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United States Department of Agriculture

Agricultural Research Service

Title: Comparitive Effects of the Sorghum Bmr-6 and Bmr-12 Genes Ii: Grain Sorghum, Grain Yield, Stover Yield, and Stove Quality.

Authors
item Oliver, Amanda - OKLAHOMA STATE UNI
item Pedersen, Jeffrey
item Grant, Rick - W.H. MINER INSTITUTE
item Klopfenstein, Terry - UNI OF NE
item Jose, Doug - UNI OF NE

Submitted to: Crop Science
Publication Type: Peer Reviewed Journal
Publication Acceptance Date: April 7, 2005
Publication Date: September 23, 2005
Citation: Oliver, A., Pedersen, J.F., Grant, R., Klopfenstein, T., Jose, D. 2005. Comparitive effects of the sorghum bmr-6 and bmr-12 genes ii: grain sorghum, grain yield, stover yield, and stove quality.. Crop Sci. 45:2240-2245.

Interpretive Summary: Over 7 million acres of grain sorghum are harvested annually in the United States each year, with the residue being primarily utilized for grazing. It may be possible to add value to the total system by increasing the digestibility of that residue by the use of brown midrib (bmr) genes, which reduce lignin content, if grain yields can be maintained. There are several such bmr genes in use with disagreement, but little data available about their relative value. The objectives of this study were to evaluate the effect of two genes, bmr-6 and bmr-12, which reduce the activity of two different enzymes involved in lignin synthesis, on grain yield and residue yield and quality in six grain sorghum lines and a hybrid. The bmr genes reduced grain yield and residue yield in the lines, however yield reduction was not observed in the bmr-12 version of the hybrid. The bmr-12 near-isolines generally had lowest stover lignin content and highest fiber digestibility, bmr-6 was intermediate, and normal counterparts had highest lignin content and lowest fiber digestibility. When all data are considered, the bmr-12 gene appears superior to the bmr-6 gene in terms of potentially adding value to grain sorghum for use in crop/animal systems. The variable expression of bmr-12 and bmr-6 in different lines indicates that testing the genes in individual hybrids is critical in determining the realized impact on value.

Technical Abstract: Nearly 3 million hectares of grain sorghum [Sorghum bicolor (L). Moench] are harvested in the United States each year. It may be possible to add value to crop/animal systems by enhancing the digestibility of the stover residue by the use of brown midrib (bmr) genes if grain yields can be maintained. The objectives of this study were to evaluate the effect of bmr-6 and bmr-12 genes on grain yield of sorghum, and to evaluate the effect of the bmr genes on stover yield and quality in near-isogenic versions of 'Wheatland', 'Redlan', 'RTx 430', 'Tx623', 'Tx630', 'Tx631' and the hybrid AWheatland×RTx430. Height, maturity, grain yield and test weight, and stover neutral detergent fiber (NDF), acid detergent fiber (ADF), acid detergent lignin (ADL), and in vitro NDF digestibility (IVNDFD) were measured in replicated complete block experiments with gene nested within line in four environments. Brown midrib genes reduced grain yield and residue yield in the lines, however yield reduction was not observed in the bmr-12 AWheatland×RTx430 hybrid. The bmr-12 near-isolines generally had lowest stover lignin content and highest fiber digestibility, bmr-6 was intermediate, and wild-type counterparts had highest lignin content and lowest fiber digestibility. When all data are considered, the bmr-12 gene appears superior to the bmr-6 gene in terms of potentially adding value to grain sorghum for use in crop/animal systems. The variable expression of bmr-12 and bmr-6 in different lines indicates that selection of compatible genetic backgrounds will be critical in determining the realized impact on value.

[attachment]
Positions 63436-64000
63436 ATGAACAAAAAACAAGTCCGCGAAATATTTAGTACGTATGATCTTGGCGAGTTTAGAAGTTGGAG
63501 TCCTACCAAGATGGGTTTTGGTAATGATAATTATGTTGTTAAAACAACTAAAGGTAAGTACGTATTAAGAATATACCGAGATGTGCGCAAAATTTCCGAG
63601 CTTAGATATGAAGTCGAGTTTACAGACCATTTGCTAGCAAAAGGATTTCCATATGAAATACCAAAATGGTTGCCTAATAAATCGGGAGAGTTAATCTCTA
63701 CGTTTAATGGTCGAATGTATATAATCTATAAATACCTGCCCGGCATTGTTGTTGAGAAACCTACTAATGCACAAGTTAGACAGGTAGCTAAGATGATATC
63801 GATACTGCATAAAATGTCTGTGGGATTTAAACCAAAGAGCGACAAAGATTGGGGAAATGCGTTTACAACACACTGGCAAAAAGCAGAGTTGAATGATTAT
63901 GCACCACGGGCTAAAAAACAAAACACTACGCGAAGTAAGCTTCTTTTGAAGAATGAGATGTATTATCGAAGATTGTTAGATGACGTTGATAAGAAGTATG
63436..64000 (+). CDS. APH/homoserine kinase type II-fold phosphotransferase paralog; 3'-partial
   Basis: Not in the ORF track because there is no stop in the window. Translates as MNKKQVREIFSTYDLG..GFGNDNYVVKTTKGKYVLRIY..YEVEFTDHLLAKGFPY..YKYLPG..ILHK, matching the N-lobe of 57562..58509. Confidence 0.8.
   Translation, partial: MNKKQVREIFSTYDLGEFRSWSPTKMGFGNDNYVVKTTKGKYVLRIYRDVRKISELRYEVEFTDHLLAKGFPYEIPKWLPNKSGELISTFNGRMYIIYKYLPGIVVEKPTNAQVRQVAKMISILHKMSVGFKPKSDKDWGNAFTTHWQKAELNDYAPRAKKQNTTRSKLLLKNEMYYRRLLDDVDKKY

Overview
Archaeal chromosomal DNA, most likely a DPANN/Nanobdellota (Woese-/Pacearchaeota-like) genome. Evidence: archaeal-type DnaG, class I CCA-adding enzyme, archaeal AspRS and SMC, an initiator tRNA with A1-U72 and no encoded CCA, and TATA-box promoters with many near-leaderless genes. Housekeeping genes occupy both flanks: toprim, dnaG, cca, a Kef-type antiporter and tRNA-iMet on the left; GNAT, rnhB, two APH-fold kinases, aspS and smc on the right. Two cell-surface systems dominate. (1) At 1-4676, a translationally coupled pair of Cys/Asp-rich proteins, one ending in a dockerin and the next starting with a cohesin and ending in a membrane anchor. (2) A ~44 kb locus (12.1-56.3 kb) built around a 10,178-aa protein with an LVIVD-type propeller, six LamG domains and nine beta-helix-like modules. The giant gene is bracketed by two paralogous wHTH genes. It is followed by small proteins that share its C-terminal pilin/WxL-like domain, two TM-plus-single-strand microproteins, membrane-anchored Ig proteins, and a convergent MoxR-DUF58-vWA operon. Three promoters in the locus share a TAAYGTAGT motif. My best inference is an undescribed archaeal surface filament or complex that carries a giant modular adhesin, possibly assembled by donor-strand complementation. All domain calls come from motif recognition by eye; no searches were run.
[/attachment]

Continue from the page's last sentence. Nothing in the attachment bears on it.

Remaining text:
Last Modified: 9/22/2014
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